Perhaps coincidental or a mark of intent on the week of the second anniversary of the GDPR, the Irish Data Protection Commission (DPC) released some significant updates on their investigations in to the data protection practices of a number of the “big tech” social media companies. The DPC has been subject to much scrutiny coming in to May 2020 over its failure to issue any fines or to conclude any of the multiple GDPR investigations it is conducting on the “big tech” firms. The recent fines to Tusla and the below developments on progress towards decisions relating to the social media companies may be a sign of things to come. DPC decisions, and possibly fines, may be just around the corner.
Twitter – Draft Decision
The DPC has completed a self-initiated inquiry led investigation into Twitter International Company and its’ data protection practices, following a data breach notification raised to the DPC by the company. A draft decision has been issued by the DPC and focuses on Twitter’s data controller obligations per GDPR Article 33(1) (notification to the DPC) and 33(5) (documentation relating to the data breach).
WhatsApp – Preliminary Draft Decision
A draft decision has also been issued by the DPC to WhatsApp Ireland Limited for review. This relates to the investigations in to WhatsApp’s adherence with GDPR Articles 12 and 14 regarding the transparency and provision of information to users about the personal data shared with Facebook.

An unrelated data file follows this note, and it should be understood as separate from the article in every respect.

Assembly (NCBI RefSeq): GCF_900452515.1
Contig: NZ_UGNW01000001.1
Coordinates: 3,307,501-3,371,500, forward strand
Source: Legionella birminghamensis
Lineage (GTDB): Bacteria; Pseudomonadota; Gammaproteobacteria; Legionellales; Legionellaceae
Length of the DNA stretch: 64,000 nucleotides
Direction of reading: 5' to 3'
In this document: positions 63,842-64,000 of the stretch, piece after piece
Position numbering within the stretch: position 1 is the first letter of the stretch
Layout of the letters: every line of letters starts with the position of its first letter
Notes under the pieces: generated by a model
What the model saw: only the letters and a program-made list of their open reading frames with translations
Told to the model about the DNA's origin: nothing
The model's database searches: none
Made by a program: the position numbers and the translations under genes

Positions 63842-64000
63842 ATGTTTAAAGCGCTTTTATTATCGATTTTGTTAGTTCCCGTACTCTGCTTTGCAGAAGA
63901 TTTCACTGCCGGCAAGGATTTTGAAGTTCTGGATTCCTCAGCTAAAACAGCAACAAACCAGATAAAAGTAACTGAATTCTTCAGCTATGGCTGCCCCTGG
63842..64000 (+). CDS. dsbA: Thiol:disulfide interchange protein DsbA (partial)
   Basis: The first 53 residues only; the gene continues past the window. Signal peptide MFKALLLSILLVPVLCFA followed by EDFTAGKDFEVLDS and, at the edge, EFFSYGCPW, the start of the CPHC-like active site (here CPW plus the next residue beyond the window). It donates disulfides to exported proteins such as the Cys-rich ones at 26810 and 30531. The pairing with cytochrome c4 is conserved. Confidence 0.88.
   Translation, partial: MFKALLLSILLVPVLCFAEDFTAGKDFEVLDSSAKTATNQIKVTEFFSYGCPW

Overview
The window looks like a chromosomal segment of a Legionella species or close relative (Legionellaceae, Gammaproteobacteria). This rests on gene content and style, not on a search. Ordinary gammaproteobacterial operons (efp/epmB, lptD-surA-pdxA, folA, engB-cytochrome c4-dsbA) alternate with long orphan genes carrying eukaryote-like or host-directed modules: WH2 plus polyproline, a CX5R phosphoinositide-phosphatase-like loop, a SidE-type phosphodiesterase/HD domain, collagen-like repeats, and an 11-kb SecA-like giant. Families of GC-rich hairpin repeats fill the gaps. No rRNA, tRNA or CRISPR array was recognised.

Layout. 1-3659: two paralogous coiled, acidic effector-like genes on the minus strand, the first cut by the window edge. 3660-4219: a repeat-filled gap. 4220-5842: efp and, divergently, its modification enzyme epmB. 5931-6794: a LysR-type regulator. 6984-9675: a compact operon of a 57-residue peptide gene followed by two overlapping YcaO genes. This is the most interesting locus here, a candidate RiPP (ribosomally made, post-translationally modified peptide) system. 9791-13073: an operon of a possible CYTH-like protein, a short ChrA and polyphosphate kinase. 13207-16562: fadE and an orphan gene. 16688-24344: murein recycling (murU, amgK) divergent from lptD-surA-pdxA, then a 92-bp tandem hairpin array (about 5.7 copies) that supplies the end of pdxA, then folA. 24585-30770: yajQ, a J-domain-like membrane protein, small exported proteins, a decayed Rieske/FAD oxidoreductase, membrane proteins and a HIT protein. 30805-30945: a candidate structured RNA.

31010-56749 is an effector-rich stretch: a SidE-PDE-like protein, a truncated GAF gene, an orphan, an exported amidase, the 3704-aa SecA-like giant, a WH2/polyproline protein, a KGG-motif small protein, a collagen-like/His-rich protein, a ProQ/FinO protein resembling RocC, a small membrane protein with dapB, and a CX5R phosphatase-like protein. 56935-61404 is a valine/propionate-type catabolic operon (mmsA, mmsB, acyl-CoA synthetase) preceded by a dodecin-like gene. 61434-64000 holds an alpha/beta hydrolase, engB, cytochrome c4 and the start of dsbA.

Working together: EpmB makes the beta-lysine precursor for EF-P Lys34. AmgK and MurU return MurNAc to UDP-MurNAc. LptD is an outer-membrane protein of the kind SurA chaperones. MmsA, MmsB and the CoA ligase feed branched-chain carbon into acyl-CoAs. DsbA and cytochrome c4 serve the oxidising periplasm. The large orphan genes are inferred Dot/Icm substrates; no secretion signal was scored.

Facebook complaint – At Decision-Making Stage
The DPC has completed an investigation phase for a complaint-based inquiry against Facebook. A decision now needs to be made by the DPC.
Instagram & WhatsApp complaints – Draft Inquiry Reports Issued
Two more complaint investigations, one relating to Instagram and the other to WhatsApp, are progressing as the DPC issued draft inquiry reports to both the complainants and the companies involved.
Schrems update – Judgment date confirmed & DPC legal fees released
The judgment on the long-running saga that is the case of Data Protection Commissioner v Facebook Ireland Limited, Maximillian Schrems (Case C-311/18) has been confirmed for 16 July. The judgment is widely expected to bring much needed clarity on lawful international transfers of personal data.
The impact of the case was not only confined to the legal aspects, as this week also saw the release of the DPC’s legal fee information and the disclosure that the case has cost the DPC €2.9m over the past four years – an eye watering 63% of the total €4.6m legal fees paid by DPC during the four year period.
The DPC has 23 live investigations against the “big tech” companies. Symmetry Compliance’s blog will be providing updates on these investigations and on the DPC decisions as they progress.